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What to do if you click on a phishing link?

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  • 4 min read

Photo: wk1003mike /

Phishing attacks have become increasingly sophisticated, leaving individuals susceptible to falling victim to these well-crafted scams. Suppose you’ve ever found yourself in a situation where you’ve clicked on a phishing link. In that case, it’s crucial to understand the implications and how to respond to mitigate any potential damage effectively.

Phishing tactics have evolved, incorporating vishing (over the phone) and smishing (via SMS). These scams have grown increasingly sophisticated, making them difficult to spot. Falling prey to these tactics is not a reflection of incompetence but a testament to the evolving landscape of cyber threats.

In this article, we’ll delve into the process of recognising a phishing link, the consequences of clicking on one, and comprehensive steps to take after a breach.

The first step in addressing the situation is identifying whether you’ve clicked on a phishing link. These deceptive links often mimic authentic emails from trusted sources, making distinguishing the real from the fraudulent challenging.

A few telltale signs include:

  • Inconsistencies in the sender’s email address.
  • Unusual or urgent requests.
  • Poorly constructed language within the email itself.
  • Check the sender’s email address and the URL before clicking on it. Just hover your mouse’s cursor over the link to see a full link at the bottom of your screen. Usually, phishing scammers will send you spoofed addresses that look like authentic website links. However, a character may be misplaced or added or an extra character or symbol.
  • Asking for more than intimate personal information.
  • They ask you to pay money, share personal information, or perform an unusual action.
  • They promise something too good to be true.

Also read: Wells Fargo alert text message scam explained

What is phishing? Types of phishing scams and how to protect yourself?

Clicking on a phishing link can initiate a series of unfortunate events. The attacker may receive basic information about your device and location, potentially leading to targeted attacks.

Moreover, malware installation is a significant risk, with malicious software like spyware, ransomware, or viruses secretly infiltrating your device. These malware files can gather confidential data for cybercriminals, potentially leading to identity theft or unauthorised access to sensitive information.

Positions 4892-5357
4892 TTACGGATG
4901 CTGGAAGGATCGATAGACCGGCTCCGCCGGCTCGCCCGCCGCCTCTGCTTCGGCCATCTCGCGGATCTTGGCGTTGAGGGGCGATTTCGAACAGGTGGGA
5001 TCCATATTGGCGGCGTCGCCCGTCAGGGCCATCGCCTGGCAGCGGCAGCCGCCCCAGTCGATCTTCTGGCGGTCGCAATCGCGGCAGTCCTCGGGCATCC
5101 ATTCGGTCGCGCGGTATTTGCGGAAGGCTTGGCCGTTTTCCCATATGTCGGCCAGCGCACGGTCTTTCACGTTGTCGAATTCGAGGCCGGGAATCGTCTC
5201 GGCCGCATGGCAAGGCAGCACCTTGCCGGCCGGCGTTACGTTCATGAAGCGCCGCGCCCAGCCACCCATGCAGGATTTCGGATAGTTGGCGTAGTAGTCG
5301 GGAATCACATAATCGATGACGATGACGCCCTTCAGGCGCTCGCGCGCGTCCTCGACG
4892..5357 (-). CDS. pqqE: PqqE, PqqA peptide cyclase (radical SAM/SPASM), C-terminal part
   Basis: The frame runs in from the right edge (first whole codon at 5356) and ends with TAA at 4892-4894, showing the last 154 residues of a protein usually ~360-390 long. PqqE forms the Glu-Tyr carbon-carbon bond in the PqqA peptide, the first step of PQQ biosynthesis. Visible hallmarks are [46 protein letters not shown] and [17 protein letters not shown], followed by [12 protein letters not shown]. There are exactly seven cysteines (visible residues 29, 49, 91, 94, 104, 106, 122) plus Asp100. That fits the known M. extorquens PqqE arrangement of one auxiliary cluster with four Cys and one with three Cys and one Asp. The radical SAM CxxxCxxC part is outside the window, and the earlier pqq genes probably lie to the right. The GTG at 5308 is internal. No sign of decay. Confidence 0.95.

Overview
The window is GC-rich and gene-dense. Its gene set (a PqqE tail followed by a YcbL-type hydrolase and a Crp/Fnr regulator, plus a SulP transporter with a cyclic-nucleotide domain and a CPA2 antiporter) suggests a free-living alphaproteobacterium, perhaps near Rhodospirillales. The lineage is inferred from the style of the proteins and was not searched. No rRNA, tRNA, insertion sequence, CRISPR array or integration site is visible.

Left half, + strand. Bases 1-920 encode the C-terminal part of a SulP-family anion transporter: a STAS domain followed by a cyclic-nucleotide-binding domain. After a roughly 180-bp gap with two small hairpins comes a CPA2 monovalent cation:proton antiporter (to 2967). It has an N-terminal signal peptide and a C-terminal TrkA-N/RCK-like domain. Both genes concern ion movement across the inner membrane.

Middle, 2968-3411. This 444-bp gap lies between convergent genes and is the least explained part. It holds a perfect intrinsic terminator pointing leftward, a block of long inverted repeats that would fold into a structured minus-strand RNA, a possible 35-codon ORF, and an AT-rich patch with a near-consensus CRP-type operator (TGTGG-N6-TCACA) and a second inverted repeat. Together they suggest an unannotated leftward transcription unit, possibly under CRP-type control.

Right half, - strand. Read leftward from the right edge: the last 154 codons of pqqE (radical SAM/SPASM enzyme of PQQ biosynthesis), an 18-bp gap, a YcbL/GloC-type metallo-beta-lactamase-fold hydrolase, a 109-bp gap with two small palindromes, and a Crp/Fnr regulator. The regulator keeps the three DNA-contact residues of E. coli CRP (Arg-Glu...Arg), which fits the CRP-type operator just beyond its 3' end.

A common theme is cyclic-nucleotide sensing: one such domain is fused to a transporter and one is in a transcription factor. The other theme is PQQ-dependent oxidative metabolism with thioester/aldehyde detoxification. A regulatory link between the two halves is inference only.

Immediate steps to take

If you suspect you’ve clicked on a phishing link, swift action is crucial to minimise potential harm. Disconnect your device from the internet and networks to prevent malware spread.

Contact your organisation’s IT department immediately and conduct a comprehensive virus scan, eliminating any detected malware. Swiftly change compromised passwords and mark suspicious emails as spam to enhance future detection.

Also read: What are PayPal text scams?

Preventing future attacks

Prevention is the ultimate solution to safeguard against phishing attacks. Here are four preventive measures to adopt:

Update antivirus software

Regularly update your antivirus and anti-ransomware software to ensure optimal protection. Consistently running scans and maintaining current virus definitions enhances your device’s security.

Implement email detection scanners

Employ an email system with a robust detection scanner to scrutinise incoming attachments. This application identifies potential phishing threats and blocks emails containing malicious files.

Prioritise phishing education

Recognising red flags is key to stopping a phishing attack before it occurs. Training yourself and your team to identify suspicious email elements can thwart phishing attempts.

Seek expert assistance

Outsourced IT providers can offer expert insight and a fresh perspective to enhance your business’s cybersecurity posture. Seeking professional guidance can prevent phishing attacks and data breaches.

Taking prompt action is essential if you find yourself ensnared by a phishing attack. Avoid providing personal information and disconnect from the internet to hinder malware spread. Backing up data regularly and scanning for malware can minimise potential damage. Changing passwords, especially for critical accounts, is paramount to preventing unauthorised access.

In conclusion, recognising and responding to phishing attacks is essential in today’s interconnected digital landscape. Individuals and organisations can fortify their defences against these evolving cyber threats by being vigilant and implementing preventive measures.

Also read: What are Military Romance scams? How to identify them?

Kumar Hemant

Kumar Hemant

Deputy Editor at Candid.Technology. Hemant writes at the intersection of tech and culture and has a keen interest in science, social issues and international relations. You can contact him here: